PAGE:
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Sarah A. White, Holly L. Scoggins, Richard P. Marini, and Joyce G. Latimer

Little information is available on cultural requirements for greenhouse production of Tradescantia virginiana L. We tested three plant growth regulators (PGRs) at ascending rates on T. virginiana `Angel Eyes,' `Blue Stone,' and `Red Cloud' in an effort to find appropriate application levels for height suppression. Treatments applied two weeks after transplant. Each PGR was applied once at the following rates: paclobutrazol at 0, 40, 80, 120, or 160 mg·L-1, uniconazole at 0, 15, 30, 45, or 60 mg·L-1, or flurprimidol at 0, 15, 30, 45, 60, or 75 mg·L-1. Repeated measures experimental design and multivariate analysis was used to examine plant responses to PGRs over time. The most effective paclobutrazol rate for adequate height suppression was 120 mg·L-1. Uniconazole at 30 to 45 mg·L-1 and flurprimidol at 45 to 60 mg·L-1 resulted in adequate height control. `Blue Stone' and `Red Cloud' appeared more responsive (greater suppression of height at rates applied) to both uniconazole and flurprimidol than `Angel Eyes.' These results suggest that cultivars respond in a different manner to PGRs applied to them; more compact growth can be obtained for cultivars tested using these suggested rates. Chemical names used: trifuloromethoxy phenyl-5-pyrimidinemethanol (flurprimidol); [(±)-(R*,R*)-ß-((4-chlorophenyl) methyl)-?-(1,1,-dimethylethyl)-1H-1,2,4,-triazole-1-ethanol)] (paclobutrazol); uniconazole.

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Juan P. Brigard, Richard L. Harkess, and Brian S. Baldwin

Tomato seedling hypocotyls elongate rapidly after germination resulting in weak seedlings. The effects of 0, 250, 500, 750, or 1000 mg paclobutrazol (PB)/L seed soak and soaking times from 1 to 12 hours on tomato (Solanum lycopersicum L.) seed germination, seedling growth, and plant growth were tested. Adequate height control was obtained with 250 mg PB/L while soaking time did not affect seedling growth. In a second experiment, PB was tested at 0, 50, 100, 150, 200, or 250 mg PB/L soaking the seed for 1 hour. A concentration of PB at 100 mg·L–1 provided optimum control of hypocotyl elongation with minimal residual effect on subsequent plant growth. In a third experiment, seed soaked at the different PB concentrations were germinated and grown under light intensities of 0.09, 50, 70, or 120 μmol·m–2·s–1. Seedlings grown under 0.09 μmol·m–2·s–1 were not affected by PB treatment and did not develop an epicotyl. PB seed soak treatment gave greater growth suppression under 50 μmol·m-2·s-1 than under the two higher light levels. Soaking tomato seeds in 100 mg PB/L for 1 hour prevented early hypocotyl stretch of tomato seedlings with no long term effects on plant growth. This treatment effectively prevented excessive hypocotyl elongation when seeds were germinated under low PAR while not over controlling elongation under high PAR conditions.

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Gary J. Keever and William J. Foster

`Redwings' and `Gloria' azaleas (Rhododendron × `Redwings' and `Gloria') were treated with foliar sprays of uniconazole, paclobutrazol, or daminozide to suppress bypass shoot development and promote flower initiation and development. Uniconazole at 5 and 25 mg·liter-1 suppressed bypass shoot development of `Redwings' and `Gloria', respectively. Flowering of `Gloria', but not `Redwings', was delayed slightly with uniconazole sprays up to 25 mg·liter-1 ; with the highest uniconazole concentration, 200 mg·liter-1, flowering was delayed as much as 18 days. Flower count of `Gloria' was not affected by lower concentrations of uniconazole, but it was greatly reduced in both cultivars with concentrations above 75 mg·liter-1. Uniconazole was more active than paclobutrazol sprays of similar concentrations or than two daminozide sprays of 3000 mg·liter–1 . Chemical names used: (E)-1-(p-chlorophenyl)-4,4-dimethyl-2-(1,2,4-triazol-1-yl)-1-penten-3-ol (uniconazole); (2RS,3RS)-1-(4-chlorophenyl)-2-(1,1-dimethylethyl)-(1H-1,2,4,-triazol-l-yl-)pentan-3-ol (paclobutrazol); butanedioic acid mono(2,2-dimethylhydrazide (daminozide),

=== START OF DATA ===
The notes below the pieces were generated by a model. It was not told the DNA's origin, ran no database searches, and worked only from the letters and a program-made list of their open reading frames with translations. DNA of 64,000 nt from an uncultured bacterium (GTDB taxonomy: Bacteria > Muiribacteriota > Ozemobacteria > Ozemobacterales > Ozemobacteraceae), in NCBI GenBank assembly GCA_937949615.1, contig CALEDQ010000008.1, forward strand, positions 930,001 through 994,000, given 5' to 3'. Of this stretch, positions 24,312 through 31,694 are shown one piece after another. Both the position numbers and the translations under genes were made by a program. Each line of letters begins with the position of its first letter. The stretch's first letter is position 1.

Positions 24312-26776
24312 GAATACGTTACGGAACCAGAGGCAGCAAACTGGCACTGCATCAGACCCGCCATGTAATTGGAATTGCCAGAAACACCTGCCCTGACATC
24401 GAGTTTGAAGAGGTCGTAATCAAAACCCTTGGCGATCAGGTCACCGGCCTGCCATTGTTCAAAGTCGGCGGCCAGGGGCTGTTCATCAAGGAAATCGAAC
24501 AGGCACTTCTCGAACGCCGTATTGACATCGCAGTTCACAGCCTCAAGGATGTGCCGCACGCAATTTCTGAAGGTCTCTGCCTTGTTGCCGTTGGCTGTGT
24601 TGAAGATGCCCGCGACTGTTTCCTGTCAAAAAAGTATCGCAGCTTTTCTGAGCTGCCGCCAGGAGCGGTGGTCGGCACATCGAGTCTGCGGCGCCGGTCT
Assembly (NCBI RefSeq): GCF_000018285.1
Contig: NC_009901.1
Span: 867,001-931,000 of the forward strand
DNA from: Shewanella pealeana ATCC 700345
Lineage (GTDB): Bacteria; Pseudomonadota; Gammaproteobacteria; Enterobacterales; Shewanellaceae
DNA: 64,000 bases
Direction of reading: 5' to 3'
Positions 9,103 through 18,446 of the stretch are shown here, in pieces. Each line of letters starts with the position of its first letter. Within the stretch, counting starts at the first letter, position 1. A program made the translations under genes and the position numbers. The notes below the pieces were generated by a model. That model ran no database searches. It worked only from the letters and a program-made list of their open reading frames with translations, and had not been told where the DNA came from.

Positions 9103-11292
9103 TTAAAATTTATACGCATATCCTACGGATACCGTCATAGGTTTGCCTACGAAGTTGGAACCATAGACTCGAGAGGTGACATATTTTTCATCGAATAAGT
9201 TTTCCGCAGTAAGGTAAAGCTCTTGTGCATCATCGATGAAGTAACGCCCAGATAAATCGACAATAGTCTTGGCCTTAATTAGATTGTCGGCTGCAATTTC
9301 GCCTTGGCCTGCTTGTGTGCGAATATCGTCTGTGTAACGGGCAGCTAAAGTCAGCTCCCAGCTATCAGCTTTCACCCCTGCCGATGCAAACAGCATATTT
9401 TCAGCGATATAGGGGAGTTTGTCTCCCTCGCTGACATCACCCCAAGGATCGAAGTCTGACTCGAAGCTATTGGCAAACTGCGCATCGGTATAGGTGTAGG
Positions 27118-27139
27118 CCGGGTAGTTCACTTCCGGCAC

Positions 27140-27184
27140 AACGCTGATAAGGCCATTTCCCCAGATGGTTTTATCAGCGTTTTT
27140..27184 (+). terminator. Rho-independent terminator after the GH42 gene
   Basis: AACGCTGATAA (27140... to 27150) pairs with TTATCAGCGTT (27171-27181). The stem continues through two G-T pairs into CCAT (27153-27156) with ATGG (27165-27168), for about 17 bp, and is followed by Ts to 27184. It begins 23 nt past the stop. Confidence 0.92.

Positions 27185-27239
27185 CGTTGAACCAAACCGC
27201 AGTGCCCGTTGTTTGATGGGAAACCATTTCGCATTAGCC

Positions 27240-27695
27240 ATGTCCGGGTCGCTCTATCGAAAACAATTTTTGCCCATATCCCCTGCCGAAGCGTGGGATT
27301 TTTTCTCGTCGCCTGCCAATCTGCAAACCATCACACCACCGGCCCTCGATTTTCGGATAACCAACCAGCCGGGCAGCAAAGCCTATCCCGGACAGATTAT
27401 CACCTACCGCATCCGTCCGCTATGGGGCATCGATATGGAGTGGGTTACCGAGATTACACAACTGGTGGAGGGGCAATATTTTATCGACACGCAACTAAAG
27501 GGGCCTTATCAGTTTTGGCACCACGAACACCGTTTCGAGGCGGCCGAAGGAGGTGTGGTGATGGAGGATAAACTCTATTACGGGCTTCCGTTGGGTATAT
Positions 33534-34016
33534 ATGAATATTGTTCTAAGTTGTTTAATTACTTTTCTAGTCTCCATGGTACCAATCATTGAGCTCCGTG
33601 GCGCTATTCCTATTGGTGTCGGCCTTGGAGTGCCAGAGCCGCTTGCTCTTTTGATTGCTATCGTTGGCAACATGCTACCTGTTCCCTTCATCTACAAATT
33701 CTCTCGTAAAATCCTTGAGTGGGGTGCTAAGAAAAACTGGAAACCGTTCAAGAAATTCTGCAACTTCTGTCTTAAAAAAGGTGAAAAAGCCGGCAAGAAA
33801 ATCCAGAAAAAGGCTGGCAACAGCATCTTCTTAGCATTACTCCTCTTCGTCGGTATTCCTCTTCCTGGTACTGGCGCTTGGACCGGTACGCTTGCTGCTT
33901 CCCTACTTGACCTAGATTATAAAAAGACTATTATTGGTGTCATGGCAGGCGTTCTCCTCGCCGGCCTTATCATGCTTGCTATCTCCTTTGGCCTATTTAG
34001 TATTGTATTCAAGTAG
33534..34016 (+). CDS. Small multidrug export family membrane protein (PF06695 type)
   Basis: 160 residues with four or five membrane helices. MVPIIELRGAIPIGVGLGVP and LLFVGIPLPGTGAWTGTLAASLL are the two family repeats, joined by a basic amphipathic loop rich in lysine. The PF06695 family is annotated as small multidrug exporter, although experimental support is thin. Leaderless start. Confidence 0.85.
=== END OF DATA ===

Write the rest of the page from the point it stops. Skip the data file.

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Brian A. Krug, Brian E. Whipker, Ingram McCall, and John M. Dole

Three experiments were conducted to determine the effectiveness of plant growth regulators (PGRs) on `Tete a Tete', `Dutch Master', and `Sweetness' narcissus (Narcissus pseudonarcissus). Ethephon foliar sprays (500 to 2500 mg·L-1) and substrate drenches of flurprimidol and paclobutrazol (0.25 to 4 mg/pot a.i.) did not control height during greenhouse forcing of `Tete a Tete' at any concentration trialed. Stem stretch was controlled during postharvest evaluation with ethephon foliar sprays ≥1000 mg·L-1, flurprimidol substrate drenches ≥0.5 mg/pot a.i., and paclobutrazol substrate drenches of 4 mg/pot a.i. A second experiment investigated preplant bulb soaks of flurprimidol (10 to 40 mg·L-1) applied to `Dutch Master' and `Tete a Tete' narcissus bulbs. Flurprimidol preplant bulb soaks controlled postharvest stretch on `Tete a Tete' and `Dutch Master' at concentrations ≥15 and ≥10 mg·L-1, respectively. A third experiment was conducted with paclobutrazol (75 to 375 mg·L-1) on `Tete a Tete' and `Dutch Master' and three concentrations of flurprimidol on `Sweetness' to determine optimal soak recommendations. Paclobutrazol preplant bulb soaks ≥75 mg·L-1 controlled postharvest stretch of `Tete a Tete' and `Dutch Master', while 37.5 mg·L-1 of flurprimidol controlled postharvest stretch of `Sweetness'. Based on the results of these experiments, growers can now select a PGR to help control excessive plant growth.

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Johnny Carter, B.P. Singh, and W. Whitehead